Victory, it is said, has a thousand fathers. Baseball, too.
Daniel Lucius “Doc” Adams is, for reasons passing understanding, without tangible recognition in Cooperstown, despite being a highly significant contributor to baseball’s genesis. It is not an uncommon tale, of course. The specter of Gil Hodges, an evergreen topic for debate about Hall of fame inclusion, stands on the sidelines of 25 Main Street as thousands trek yearly to this bucolic village in upstate New York, pay homage to baseball’s icons, and gander at plaques honoring Jackie Robinson, Pee Wee Reese, and several other boys of summer. This, regardless of membership on seven consecutive National League All-Star teams, seven consecutive years of 100 or more RBI, and a managerial career noted for turning around the woes of the New York Mets—his efforts culminated in the 1969 World Series championship.
Charles Ebbets, the Brooklyn Dodgers owner who conceived Ebbets Field—and sacrificed half his ownership to finance the ballpark—does not have a plaque at the Hall of Fame. Quincy Trouppe, a standout from the Negro Leagues, often occupies a spot in Hall of Fame debates.
Adams’s denial, to date, contrasts the honor given to some of his 19th century brethren. In his 2011 book Baseball in the Garden of Eden: The Secret History of the Early Game, John Thorn, Major League Baseball’s Official Historian, wrote that the Mills Commission’s report, which, inaccurately, credited Abner Doubleday with a primary role in baseball’s creation, failed to highlight “William Rufus Wheaton or Daniel Lucius Adams, recently revealed to be larger figures in baseball’s factual beginnings than either [Alexander] Cartwright or Doubleday.”
Adams has been “recently revealed to be larger figures in baseball’s factual beginnings than either [Alexander] Cartwright or [Abner] Doubleday.”
Indeed, Adams’s role in baseball’s ur-phase, emerging through the dedication of Thorn and other baseball archaeologists, remained, until the latter part of the 20th century, mostly obscured by Cartwright’s vaunted position as the father of the National Pastime and the legend, long since debunked as myth, that Doubleday designed the game’s blueprint.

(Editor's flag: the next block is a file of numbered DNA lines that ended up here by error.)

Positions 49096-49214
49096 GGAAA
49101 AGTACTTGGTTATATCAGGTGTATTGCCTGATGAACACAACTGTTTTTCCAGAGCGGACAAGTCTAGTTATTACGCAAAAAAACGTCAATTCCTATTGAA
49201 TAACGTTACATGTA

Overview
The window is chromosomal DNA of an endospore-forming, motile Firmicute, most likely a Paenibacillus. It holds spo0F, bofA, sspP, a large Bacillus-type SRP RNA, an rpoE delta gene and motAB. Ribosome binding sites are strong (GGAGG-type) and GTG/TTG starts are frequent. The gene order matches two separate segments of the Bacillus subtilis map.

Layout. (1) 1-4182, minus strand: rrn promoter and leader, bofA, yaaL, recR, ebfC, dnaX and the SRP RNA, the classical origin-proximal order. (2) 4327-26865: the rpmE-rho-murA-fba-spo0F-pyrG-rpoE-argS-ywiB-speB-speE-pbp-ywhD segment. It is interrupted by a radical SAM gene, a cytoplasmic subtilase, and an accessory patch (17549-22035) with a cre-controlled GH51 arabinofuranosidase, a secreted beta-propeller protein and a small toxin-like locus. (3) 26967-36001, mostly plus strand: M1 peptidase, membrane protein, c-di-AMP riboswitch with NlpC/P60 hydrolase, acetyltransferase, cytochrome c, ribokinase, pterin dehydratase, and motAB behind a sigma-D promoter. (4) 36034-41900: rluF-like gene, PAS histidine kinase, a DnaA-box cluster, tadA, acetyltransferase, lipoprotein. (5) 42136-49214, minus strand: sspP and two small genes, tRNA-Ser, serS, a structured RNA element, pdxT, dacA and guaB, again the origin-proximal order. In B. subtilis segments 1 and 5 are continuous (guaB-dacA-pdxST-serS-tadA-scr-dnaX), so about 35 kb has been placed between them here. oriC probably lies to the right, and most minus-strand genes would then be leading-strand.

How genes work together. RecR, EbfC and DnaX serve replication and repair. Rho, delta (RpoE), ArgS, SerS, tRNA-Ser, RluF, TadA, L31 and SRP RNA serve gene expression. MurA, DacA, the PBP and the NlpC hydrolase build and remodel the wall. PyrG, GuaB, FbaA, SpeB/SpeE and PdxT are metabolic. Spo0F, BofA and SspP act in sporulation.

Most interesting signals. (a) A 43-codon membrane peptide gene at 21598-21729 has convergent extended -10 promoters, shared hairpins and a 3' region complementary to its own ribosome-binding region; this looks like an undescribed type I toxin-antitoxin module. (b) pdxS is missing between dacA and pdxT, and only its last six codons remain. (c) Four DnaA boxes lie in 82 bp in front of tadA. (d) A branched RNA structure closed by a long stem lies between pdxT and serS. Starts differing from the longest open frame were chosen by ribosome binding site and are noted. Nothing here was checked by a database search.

It was Adams, however, who set the 90-foot length between bases.
It was Adams, however, who helped shape baseball’s rules as president of the Knickerbockers, a team with historical prestige for playing in what was, seemingly, if not concretely, the first organized baseball game—it took place in Hoboken in 1846.
It was Adams, however, who set the number of players at nine.
It was Adams, however, who conceived of a game lasting nine innings.
Teetering on the edge of Cooperstown, Adams is becoming decreasingly enigmatic and increasingly valuable in determining baseball’s genesis, evolution, and governance. In 2015, the Hall of Fame’s Pre-Integration Committee disclosed that Adams received 10 votes of 16—two votes short of the 12 needed for membership; the Society for American Baseball Research Overlooked 19th Century Base Ball Legends Committee named Adams its 2014 legend.
Adams’s effect manifested in a 2016 auction for his handwritten “Laws of Base Ball,” which SCP Auctiosn sold for $3.26 million.
A version of this article appeared on www.thesportspost.com on January 3, 2017.